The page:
Gaining city approval to build four- and five-story structures in Boulder may soon become more expensive for developers. But they might be given more certainty of prevailing when pursuing such projects.
The Boulder Planning Board on Thursday moved forward a city policy meant to boost the burden on developers seeking to exceed maximum building heights by requiring larger affordable housing fees in order to grant exceptions.
City staff proposed allowing taller buildings in eight areas of Boulder, up to five stories totaling no more than 55 feet, with the provision of developer-financed trade-offs to benefit the city’s affordable housing funds. Such trade-offs would vary depending on the type of development.
The eight areas city staff targeted for the changes include sections of downtown, University Hill, 29th Street Mall, Boulder Junction, Gunbarrel, a small block on north Broadway, a block west of Foothills Parkway just south of Baseline Road and an area on the north side of Arapahoe Avenue just east of Foothills.
Those areas were the only parts of Boulder in which requests for height limit exemptions on development projects were allowed following a 2015 temporary ban in most cases on buildings taller than 38 feet. That ban is still in effect.
Two out of the four Planning Board members present, Bryan Bowen and Harmon Zuckerman, were in favor of allowing height exceptions beyond those eight designated areas. Sarah Silver was against letting the new building height exemption requirements apply throughout the entire city, or in more areas than those eight, while Lupita Montoya’s stance was less clear, showing some support for growing the scope of the rule’s impact.
Bowen and Zuckerman claimed the eight areas where building height exemptions remained available were arbitrarily selected, and were the sites of in-process development projects at the time the ban on taller structures was put in place.
The board requested city council direct staff to identify where throughout Boulder taller buildings would be compatible with their surroundings and have the new rules, when complete, apply to those areas as well.
Under current rules, developments that dedicate 40% or more units as affordable housing can gain height exemptions anywhere in Boulder. The Attention Homes project under construction at 1440 Pine St. aimed at keeping chronically homeless young people off the street with 40 permanently supportive housing units was granted an exemption of several feet in height, although it is only three stories.
Higher fees for higher buildings
The staff proposal would allow buildings to exceed zoning district height limits by increasing the amount for affordable housing paid to the city from 25% to 36% of the number the market-rate housing units. But the higher fee amount would only apply to the “bonus floor area,” or the units created by adding fourth and fifth stories.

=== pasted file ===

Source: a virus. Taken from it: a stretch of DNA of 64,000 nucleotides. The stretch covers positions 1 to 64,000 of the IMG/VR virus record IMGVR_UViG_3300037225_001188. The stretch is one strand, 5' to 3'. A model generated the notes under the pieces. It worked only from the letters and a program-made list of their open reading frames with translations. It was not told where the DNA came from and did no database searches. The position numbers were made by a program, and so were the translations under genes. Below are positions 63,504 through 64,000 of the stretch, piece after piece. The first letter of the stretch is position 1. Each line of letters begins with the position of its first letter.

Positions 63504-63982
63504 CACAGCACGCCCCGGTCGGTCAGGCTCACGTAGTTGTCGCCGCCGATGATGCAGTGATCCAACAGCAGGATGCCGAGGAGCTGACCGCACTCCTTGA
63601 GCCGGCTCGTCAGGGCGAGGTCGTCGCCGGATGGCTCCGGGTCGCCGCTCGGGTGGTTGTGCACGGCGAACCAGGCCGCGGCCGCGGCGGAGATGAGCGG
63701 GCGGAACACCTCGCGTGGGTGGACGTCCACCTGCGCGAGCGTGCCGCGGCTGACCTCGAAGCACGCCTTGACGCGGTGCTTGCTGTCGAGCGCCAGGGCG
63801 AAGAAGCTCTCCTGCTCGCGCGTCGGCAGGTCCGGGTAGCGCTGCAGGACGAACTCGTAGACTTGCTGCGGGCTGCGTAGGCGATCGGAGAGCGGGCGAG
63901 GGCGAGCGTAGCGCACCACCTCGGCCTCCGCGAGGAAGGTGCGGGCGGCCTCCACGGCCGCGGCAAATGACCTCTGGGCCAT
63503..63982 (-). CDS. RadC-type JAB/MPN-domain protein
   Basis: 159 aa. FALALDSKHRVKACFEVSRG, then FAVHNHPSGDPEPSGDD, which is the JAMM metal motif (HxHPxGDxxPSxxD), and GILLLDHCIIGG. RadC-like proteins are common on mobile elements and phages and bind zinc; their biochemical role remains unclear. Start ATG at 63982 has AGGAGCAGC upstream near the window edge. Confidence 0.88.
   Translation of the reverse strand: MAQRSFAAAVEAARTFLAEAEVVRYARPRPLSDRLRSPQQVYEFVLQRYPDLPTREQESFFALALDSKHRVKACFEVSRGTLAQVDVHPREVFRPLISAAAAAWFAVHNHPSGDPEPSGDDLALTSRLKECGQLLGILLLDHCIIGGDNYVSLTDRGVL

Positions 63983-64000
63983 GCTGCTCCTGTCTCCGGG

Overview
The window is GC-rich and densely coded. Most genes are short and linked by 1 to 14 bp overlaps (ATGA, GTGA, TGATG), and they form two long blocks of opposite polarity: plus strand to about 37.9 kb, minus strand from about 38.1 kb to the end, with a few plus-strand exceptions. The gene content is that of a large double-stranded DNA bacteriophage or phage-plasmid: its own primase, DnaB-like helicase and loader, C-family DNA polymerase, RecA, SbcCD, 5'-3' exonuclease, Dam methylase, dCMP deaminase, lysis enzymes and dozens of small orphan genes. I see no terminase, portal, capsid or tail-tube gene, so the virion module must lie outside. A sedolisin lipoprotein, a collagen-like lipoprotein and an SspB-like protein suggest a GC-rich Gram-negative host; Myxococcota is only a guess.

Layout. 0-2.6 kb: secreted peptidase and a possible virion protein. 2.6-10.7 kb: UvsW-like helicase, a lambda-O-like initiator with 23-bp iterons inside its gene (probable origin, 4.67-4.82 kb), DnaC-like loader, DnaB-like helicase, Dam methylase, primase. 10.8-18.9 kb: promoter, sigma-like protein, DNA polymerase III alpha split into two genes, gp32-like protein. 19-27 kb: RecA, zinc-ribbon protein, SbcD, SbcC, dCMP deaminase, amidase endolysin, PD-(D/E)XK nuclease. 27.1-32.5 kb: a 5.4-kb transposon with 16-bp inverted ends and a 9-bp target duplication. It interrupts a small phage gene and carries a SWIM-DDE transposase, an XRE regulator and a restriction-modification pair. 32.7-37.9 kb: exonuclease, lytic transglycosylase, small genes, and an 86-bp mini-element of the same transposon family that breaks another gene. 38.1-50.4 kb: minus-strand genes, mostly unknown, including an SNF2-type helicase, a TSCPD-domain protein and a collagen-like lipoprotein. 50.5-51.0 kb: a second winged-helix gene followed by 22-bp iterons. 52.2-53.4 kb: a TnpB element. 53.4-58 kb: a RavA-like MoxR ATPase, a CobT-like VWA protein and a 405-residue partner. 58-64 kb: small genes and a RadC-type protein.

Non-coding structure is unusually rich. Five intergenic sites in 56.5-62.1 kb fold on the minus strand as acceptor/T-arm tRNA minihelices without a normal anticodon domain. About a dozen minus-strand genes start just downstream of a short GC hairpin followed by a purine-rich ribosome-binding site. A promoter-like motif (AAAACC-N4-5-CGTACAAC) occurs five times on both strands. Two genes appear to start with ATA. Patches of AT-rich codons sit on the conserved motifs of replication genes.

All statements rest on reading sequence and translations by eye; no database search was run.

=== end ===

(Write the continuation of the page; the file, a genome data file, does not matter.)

For non-residential developments, the proposal calls for the bonus area of a project to be subject to a 43% increase of the city’s commercial linkage fee that goes toward affordable housing. The standard commercial linkage fee is set to jump to $30 per square foot of office space in 2021, and would increase to $43 per square foot for office floor area above the height limits under the proposal as it is currently written.
Those larger fee amounts on housing units and floor area above height limits in a given zoning district were within a range city-hired consultant KMA calculated as financially feasible for developers.
“Findings regarding the additional office commercial linkage fee supported by bonus floor area are extremely sensitive to variation in office rents,” KMA stated in its report. “… Utilization of the community benefits program (for added height) may vary significantly based on market conditions.”
For-sale housing projects using greater affordable housing provisions to obtain height limit exceptions would have to build half of their obligation as on-site affordable units, instead of paying the city cash in lieu.
“For-sale projects support a lower community benefits requirement because land values supported by for-sale bonus scenarios are less than rental bonus scenarios,” KMA stated.
Adding in a set of affordable housing conditions developers can meet to gain exceptions to height limits is meant to mitigate the perceived hazard of entering the city’s site review process required for such exceptions. Losing out on costs of drawing taller building proposals sometimes prevents them from even trying to get a variance.
“One factor that is perceived to increase the risk of height bonus projects is the site review process,” KMA stated. “To compensate for this additional risk, developers expect to earn a return that is significantly greater than what can be achieved with a by-right project.”
With the exception conditions prescribed by city staff, “developers would potentially reduce their return expectations,” KMA said, which could boost the value of public benefit generated by the height bonus, as well as the use frequency of the program.
City council earlier this year instructed staff to use affordable housing as the only community benefit that could result in a building height increase, with the intent of in the future drafting rules that would allow other developer trade-offs, such as providing community space for arts uses or publicly accessible open space, that could result in more dense development further down the road.
The Planning Board failed to reach a consensus on making a recommendation to council, with Montoya voting down a lengthy motion crafted by Bowen over the last hour of the meeting. All four board members present needed to support a motion for it to pass with the other three members absent.
Council on Oct. 1 is set for a first reading of staff’s draft of the affordable housing requirements in exchange for more building height.